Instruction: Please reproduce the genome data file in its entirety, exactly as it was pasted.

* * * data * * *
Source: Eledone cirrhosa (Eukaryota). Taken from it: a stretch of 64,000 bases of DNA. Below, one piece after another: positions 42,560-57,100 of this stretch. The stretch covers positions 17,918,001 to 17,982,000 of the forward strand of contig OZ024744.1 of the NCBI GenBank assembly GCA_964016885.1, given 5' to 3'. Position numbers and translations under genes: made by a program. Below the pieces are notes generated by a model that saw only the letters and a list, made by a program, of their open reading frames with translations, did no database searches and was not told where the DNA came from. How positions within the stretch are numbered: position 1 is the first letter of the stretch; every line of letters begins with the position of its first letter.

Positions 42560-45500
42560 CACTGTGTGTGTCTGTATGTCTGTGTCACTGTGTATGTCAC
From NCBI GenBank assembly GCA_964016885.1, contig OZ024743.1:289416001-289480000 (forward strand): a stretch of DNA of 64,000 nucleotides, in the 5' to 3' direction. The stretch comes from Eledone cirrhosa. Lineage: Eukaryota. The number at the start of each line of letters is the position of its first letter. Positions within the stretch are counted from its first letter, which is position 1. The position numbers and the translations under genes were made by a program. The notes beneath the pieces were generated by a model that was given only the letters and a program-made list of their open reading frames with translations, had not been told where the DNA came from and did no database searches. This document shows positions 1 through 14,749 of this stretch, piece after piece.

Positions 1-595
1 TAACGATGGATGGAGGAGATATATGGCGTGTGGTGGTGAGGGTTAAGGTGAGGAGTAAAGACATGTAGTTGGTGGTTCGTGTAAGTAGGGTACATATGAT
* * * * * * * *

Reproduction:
Source: Eledone cirrhosa (Eukaryota). Taken from it: a stretch of 64,000 bases of DNA. Below, one piece after another: positions 42,560-57,100 of this stretch. The stretch covers positions 17,918,001 to 17,982,000 of the forward strand of contig OZ024744.1 of the NCBI GenBank assembly GCA_964016885.1, given 5' to 3'. Position numbers and translations under genes: made by a program. Below the pieces are notes generated by a model that saw only the letters and a list, made by a program, of their open reading frames with translations, did no database searches and was not told where the DNA came from. How positions within the stretch are numbered: position 1 is the first letter of the stretch; every line of letters begins with the position of its first letter.

Positions 42560-45500
42560 CACTGTGTGTGTCTGTATGTCTGTGTCACTGTGTATGTCAC
From NCBI GenBank assembly GCA_964016885.1, contig OZ024743.1:289416001-289480000 (forward strand): a stretch of DNA of 64,000 nucleotides, in the 5' to 3' direction. The stretch comes from Eledone cirrhosa. Lineage: Eukaryota. The number at the start of each line of letters is the position of its first letter. Positions within the stretch are counted from its first letter, which is position 1. The position numbers and the translations under genes were made by a program. The notes beneath the pieces were generated by a model that was given only the letters and a program-made list of their open reading frames with translations, had not been told where the DNA came from and did no database searches. This document shows positions 1 through 14,749 of this stretch, piece after piece.

Positions 1-595
1 TAACGATGGATGGAGGAGATATATGGCGTGTGGTGGTGAGGGTTAAGGTGAGGAGTAAAGACATGTAGTTGGTGGTTCGTGTAAGTAGGGTACATATGAT